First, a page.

The J-20 stealth fighter of the PLA Air Force has become the cornerstone of its operations in the Indo-Pacific region. Multiple reports in the official state media suggest that the J-20 stealth fighter is a crucial player in intercepting foreign aircraft over the Taiwan Strait and the East China Sea.
In fact, in March 2022, US Pacific Air Force Commander General Kenneth Wilsbach revealed that the J-20 of the PLA Air Force and the F-35 of the US Air Force had their first-ever ‘encounter.’
At the time, the US General said, “It’s a bit early to say what they intend to do with the J-20, so really all we’ve seen it do is air superiority. But we notice that they are flying it pretty well. We recently had – I wouldn’t call it an engagement – where we got relatively close to the J-20s along with our F-35s in the East China Sea, and we’re relatively impressed with the command and control associated with the J-20.”
Earlier this week, state-affiliated broadcaster China aired a video of a J-20 squadron, saying it had done an “excellent job on regular patrols and controlling the East China Sea Air Defense Identification Zone” (ADIZ).
While the PLA Air Force mostly dispatches its J-11 and J-16 fighter jets to intercept foreign military warplanes from near its airspace, military experts contend that the J-20 fifth-generation aircraft is the most capable of fending against foreign stealth fighters like the F-35s of the United States or the Japanese Air Self Defense Force (JASDF).
Military commentator Antony Wong Dong told South China Morning Post (SCMP) that stealth jets are typically not the first choice for “simple” duties like intercepting and identifying foreign warplanes in the ADIZ due to their high operational expenses and requirement to protect the radar evasion settings.
SCMP titled its story as: China outlines J-20 stealth fighter’s role in intercepting foreign warplanes by releasing footage that may show rare encounter with F-35
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However, Antony added that only a peer stealth fighter could track and intercept an approaching aircraft when it has super-cruise, maneuverability, and superior avionics. “It sounds reasonable that J-20s were sent to intercept and identify when the US or Japanese stealth fighters approach,” he said.
In August 2022, the People’s Liberation Army acknowledged using its J-20s to intercept and identify foreign aircraft.
Further, the CCTV program interviewed the J-20 pilots from the Eastern Theater Command’s Wang Hai Squadron about their encounters with other air forces, with squadron commander Yang Juncheng telling the broadcaster.
The two pilots had completed the operation, although it did not specify which aircraft was the target. Occasionally, hazardous occurrences involving Chinese and international air forces have occurred. It showed footage of Wei, one of the two pilots, telling the targets in English: “This is China Air Force. You have entered the Chinese ADIZ. Report your nationality ID and the purpose of the flight.”
This is significant given the proliferation of China’s neighborhood with US fifth-generation fighter jets. As reported by EurAsian Times, the J-20 entered service in 2017 following the deployment of more than 100 F-35s to Japan and South Korea by the United States.
Although China has not specified the number of J-20s deployed, PLA Air Force spokesman senior colonel Chen Jinke said they were operational in all five PLA theater commands.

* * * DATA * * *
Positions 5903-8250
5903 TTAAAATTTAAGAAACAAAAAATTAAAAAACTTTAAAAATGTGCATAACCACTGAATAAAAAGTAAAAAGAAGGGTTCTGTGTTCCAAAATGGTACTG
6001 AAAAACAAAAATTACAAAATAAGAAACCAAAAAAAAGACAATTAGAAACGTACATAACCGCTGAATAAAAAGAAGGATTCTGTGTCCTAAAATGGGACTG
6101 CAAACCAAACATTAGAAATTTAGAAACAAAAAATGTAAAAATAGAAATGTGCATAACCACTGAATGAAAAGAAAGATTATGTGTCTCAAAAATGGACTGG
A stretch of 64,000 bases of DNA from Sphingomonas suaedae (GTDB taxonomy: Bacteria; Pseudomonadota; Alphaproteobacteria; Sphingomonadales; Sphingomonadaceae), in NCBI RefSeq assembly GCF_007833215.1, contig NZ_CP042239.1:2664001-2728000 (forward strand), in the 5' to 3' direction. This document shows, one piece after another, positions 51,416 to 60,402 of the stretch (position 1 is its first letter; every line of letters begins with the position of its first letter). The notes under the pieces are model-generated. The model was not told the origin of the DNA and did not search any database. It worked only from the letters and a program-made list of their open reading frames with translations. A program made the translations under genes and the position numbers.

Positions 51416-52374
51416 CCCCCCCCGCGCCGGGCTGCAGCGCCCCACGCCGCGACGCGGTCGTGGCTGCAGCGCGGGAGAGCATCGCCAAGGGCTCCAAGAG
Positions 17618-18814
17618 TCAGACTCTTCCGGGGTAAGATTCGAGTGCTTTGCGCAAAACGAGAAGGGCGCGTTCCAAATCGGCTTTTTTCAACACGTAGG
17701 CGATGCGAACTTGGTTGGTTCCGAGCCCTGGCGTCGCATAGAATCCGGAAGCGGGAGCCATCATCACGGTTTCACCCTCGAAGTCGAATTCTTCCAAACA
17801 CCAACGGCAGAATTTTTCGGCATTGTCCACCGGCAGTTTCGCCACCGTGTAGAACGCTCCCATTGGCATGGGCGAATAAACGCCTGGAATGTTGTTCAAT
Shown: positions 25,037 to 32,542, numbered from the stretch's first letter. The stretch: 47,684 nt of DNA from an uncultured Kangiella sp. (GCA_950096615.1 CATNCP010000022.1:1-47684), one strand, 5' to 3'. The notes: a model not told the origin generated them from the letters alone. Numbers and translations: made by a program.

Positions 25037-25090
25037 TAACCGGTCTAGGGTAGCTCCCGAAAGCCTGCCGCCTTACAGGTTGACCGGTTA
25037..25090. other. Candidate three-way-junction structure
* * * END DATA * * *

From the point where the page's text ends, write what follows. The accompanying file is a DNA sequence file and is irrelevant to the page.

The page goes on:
Another aircraft that is now operational in all five theater commands is the J-16, one of the two aircraft flying alongside the J-20.
PLAAF Is Replacing J-7 ‘Flying Leopards’ With J-16s
The Chinese military is replacing its outdated J-7 jet fleet with cutting-edge J-16 multi-role fighters.
The People’s Liberation Army’s Western Theater Command, which covers the Xinjiang and Tibet military districts and is in charge of border protection along the contentious Himalayan border with India, reported earlier this week that the first batch of J-16s had been deployed there.
Further, according to military experts, the J-16 has now been sent to all five PLA theater commands. They also noted that the J-16 would eventually replace the 30-year-old J-7, or JH-7 “Flying Leopard” fighter bomber.
A retired PLA Air Force equipment specialist Fu Qianshao told South China Morning Post, “Chinese old-generation military aircraft like the J-7 and J-8 is not enough to deal with the increasing security challenges around its periphery.”
“Aircraft replacement is not taking place just in the western border, as China needs more long-range advanced warplanes to deal with increasing provocations from the United States and its allies in the South and East China seas, where the PLA’s key strategic focuses are.”
Earlier, a PLAAF J-16 fighter was accused of carrying out a dangerous interception of a P-8A Poseidon of the Royal Australian Air Force (RAAF). When making these claims, the RAAF said that many J-16s fired military-grade lasers on the pilot flying P-8 reconnaissance aircraft flying over the South China Sea.
The J-16 made its first test flight in October 2011 and entered service formally in 2016. It was designed to be a strategic ally to the J-20 fifth-generation stealth fighter, besides the J-10C. The J-16 has a 12-ton payload, almost as much as the US F-22.
According to Zhou Chenming, a researcher from the Beijing-based Yuan Wang military science and technology think tank, the J-16 fighter bomber, a crucial partner of the J-20, may increase air strike capacity due to its larger payload and free up the J-10C to handle land strikes.
The J-16D fighter jet, a new model built for electronic warfare, made its public debut in September 2021 at the Zhuhai air show. It has since been a frequent visitor to Taiwan’s Air Defense Identification Zone (ADIZ) and has essentially become the backbone of PLAAF’s interception missions.
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